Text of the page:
# Reedy fibrations

The first part of this explainer mostly follows (Shulman, 2014).

A brief word on Notation.

• We denote “$x$ (is) an object of $\mathcal C$” variously by $x \in \mathcal C$ or $x \in \mathrm{ob}(\mathcal C)$. Similarly, “$f$ (is) an arrow of $\mathcal C$” may be denoted $f \in \mathcal C$ or $f \in \mathrm{mor}(\mathcal C)$, but we shall be careful to always disambiguate with the latter notation if there is a danger of confusion.
• We also occasionally mix the use of $\in$ and $\colon$, especially when speaking of anything that may be interpreted as an arrow of some category. When this occurs outside of an explicitly type theoretic context, one should feel free to mentally substitute the more comfortable notation for the other.

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## Inverse categories

definition1Inverse category A binary relation $\prec$ may be placed on the collection of objects of any category $\mathcal C$ by defining $y \prec x$ if and only if there is an arrow $x \rightarrow y$ in $\mathcal C$. An inverse category $\mathcal I$ is one for which $\prec$ is well-founded.

definition2Degree/rank Given an inverse category $\mathcal I$, we can define the degree aka rank $\rho(x)$ of an object $x$ of $\mathcal I$ by well-founded recursion in the usual way: $\rho(x) \coloneqq \sup_{y \, \prec \, x} \big( \rho(y) + 1 \big).$ The rank $\rho(\mathcal I)$ of $\mathcal I$ itself is then $\rho(\mathcal I) \coloneqq \sup_{x \, \in \, \mathcal I} \big( \rho(x) + 1 \big).$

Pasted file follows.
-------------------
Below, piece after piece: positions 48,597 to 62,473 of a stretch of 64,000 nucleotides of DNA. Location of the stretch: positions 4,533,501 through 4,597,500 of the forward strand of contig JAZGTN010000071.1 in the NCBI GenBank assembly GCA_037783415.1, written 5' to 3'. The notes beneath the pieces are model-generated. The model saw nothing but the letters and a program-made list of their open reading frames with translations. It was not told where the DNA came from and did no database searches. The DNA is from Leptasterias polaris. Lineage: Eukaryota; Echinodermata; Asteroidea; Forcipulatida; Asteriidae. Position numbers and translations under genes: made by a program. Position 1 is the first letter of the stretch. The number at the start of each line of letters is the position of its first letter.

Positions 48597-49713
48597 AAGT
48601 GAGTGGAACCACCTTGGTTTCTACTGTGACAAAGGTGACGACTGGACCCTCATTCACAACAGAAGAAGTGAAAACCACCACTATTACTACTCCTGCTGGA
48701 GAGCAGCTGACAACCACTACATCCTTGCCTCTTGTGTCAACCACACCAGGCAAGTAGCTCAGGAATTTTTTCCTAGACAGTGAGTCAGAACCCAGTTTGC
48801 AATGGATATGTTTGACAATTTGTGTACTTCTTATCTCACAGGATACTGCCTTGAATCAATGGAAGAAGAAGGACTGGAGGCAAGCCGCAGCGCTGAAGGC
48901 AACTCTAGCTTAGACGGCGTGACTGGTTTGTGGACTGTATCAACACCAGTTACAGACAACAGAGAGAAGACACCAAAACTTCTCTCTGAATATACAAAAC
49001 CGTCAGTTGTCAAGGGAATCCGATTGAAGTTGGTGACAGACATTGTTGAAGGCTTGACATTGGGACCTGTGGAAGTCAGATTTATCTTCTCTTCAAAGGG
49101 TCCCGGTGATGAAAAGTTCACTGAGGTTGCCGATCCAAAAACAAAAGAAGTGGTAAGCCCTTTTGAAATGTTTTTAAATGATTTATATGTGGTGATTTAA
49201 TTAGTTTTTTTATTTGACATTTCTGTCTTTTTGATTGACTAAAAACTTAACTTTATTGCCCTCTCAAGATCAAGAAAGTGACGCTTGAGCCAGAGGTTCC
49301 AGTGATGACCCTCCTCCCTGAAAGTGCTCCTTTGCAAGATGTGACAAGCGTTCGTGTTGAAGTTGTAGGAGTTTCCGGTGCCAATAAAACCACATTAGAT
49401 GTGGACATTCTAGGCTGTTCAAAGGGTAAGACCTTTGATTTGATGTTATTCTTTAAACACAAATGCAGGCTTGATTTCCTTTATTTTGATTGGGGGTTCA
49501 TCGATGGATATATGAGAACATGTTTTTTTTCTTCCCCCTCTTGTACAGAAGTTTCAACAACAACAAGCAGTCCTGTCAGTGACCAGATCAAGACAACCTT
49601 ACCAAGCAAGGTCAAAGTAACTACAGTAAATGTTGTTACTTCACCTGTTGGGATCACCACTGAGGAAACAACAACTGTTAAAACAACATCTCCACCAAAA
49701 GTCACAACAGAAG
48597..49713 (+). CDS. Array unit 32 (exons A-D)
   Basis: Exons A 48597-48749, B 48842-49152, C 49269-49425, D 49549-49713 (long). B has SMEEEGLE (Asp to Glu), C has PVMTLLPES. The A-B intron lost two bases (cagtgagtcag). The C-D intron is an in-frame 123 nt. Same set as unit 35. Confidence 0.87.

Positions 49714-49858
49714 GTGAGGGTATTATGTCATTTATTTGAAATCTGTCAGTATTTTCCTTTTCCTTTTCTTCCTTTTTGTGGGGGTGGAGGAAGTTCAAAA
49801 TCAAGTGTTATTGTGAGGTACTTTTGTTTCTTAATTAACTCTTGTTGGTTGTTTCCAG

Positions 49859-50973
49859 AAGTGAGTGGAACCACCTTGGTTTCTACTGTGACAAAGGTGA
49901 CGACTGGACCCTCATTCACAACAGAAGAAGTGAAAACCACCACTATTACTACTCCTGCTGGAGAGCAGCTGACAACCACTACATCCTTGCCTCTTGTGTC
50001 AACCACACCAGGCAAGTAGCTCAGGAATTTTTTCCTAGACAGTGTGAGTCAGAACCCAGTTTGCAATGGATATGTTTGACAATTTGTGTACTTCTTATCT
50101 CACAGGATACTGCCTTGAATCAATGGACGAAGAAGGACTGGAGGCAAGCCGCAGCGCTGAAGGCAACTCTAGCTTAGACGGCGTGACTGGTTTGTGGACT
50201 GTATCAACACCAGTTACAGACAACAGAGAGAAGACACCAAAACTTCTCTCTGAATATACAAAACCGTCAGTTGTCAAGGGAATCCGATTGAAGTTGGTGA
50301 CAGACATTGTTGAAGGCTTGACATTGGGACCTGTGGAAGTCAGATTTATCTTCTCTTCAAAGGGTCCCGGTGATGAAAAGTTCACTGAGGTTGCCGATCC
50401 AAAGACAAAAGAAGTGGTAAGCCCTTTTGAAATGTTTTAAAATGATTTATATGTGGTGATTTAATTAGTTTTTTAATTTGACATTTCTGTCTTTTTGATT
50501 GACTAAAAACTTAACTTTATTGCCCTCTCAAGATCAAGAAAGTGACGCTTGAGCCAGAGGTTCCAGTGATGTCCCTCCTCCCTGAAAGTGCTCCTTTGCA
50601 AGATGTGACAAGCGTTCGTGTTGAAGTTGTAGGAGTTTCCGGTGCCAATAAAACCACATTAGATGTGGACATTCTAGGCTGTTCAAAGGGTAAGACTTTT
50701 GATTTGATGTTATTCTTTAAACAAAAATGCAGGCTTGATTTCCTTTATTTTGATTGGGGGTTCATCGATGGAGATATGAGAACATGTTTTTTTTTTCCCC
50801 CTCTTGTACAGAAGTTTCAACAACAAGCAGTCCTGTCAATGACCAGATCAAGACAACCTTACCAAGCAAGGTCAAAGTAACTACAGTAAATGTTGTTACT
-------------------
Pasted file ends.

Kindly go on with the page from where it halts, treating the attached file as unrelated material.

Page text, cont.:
Equivalently, an inverse category $\mathcal I$ is one for which there is an ordinal $\lambda$ together with a rank function $\rho \colon \mathrm{ob}(\mathcal I) \rightarrow \lambda$, such that any nonidentity arrow $f \colon x \rightarrow y$ strictly lowers degree—i.e. $\rho(y) < \rho(x)$. We may always assume that $\rho$ is of the form given in definition (2).

definition3Truncated inverse category For an inverse category $\mathcal I$ and $x \in \mathcal I$, the $x$-truncated category $\Ix$ is the full subcategory of $\mathcal I$ on objects $y \prec x$. We also use $\Iex$ to denote the full subcategory on $\Ix \cup \{x\}$, but do not bother to give it a name.

## Diagrams on inverse categories

notation4 For a category $\mathcal C$ and $x \in \mathcal C$, let denote the full subcategory of without the object $\mathrm{1}_x \colon x \rightarrow x$. Note that for an inverse category $\mathcal I$ and $x \in \mathcal I$ there is the canonical “codomain” forgetful functor .

Suppose we have a category $\mathcal C$, an inverse category $\mathcal I$ and a diagram $A_{\prec x} \colon \mathcal{I}_{\prec x} \rightarrow \mathcal C$ on the truncated inverse category. By unfolding definitions, we can see that (the data of) extensions of $A_{\prec x}$ to a diagram $A_{\preceq x} \colon \Iex \rightarrow \mathcal C$ are equivalently cones over which are equivalently maps into provided this limit exists.

definition5Matching object Suppose we have a category $\mathcal C$, inverse category $\mathcal I$ and diagram $A \colon \mathcal J \rightarrow \mathcal C$ where $\mathcal J \subseteq \mathcal I$ is a subcategory containing $\Ix$. The matching object $M_xA$ (of $A$, on “level” $x$) is the limit if it exists.

The preceding discussion then says that if the $x$-matching object for $A_{\prec x}$ exists, we can extend $A_{\prec x}$ to $x$ by simply giving an object $A_x$ and a map $A_x \rightarrow M_xA$ in $\mathcal I$.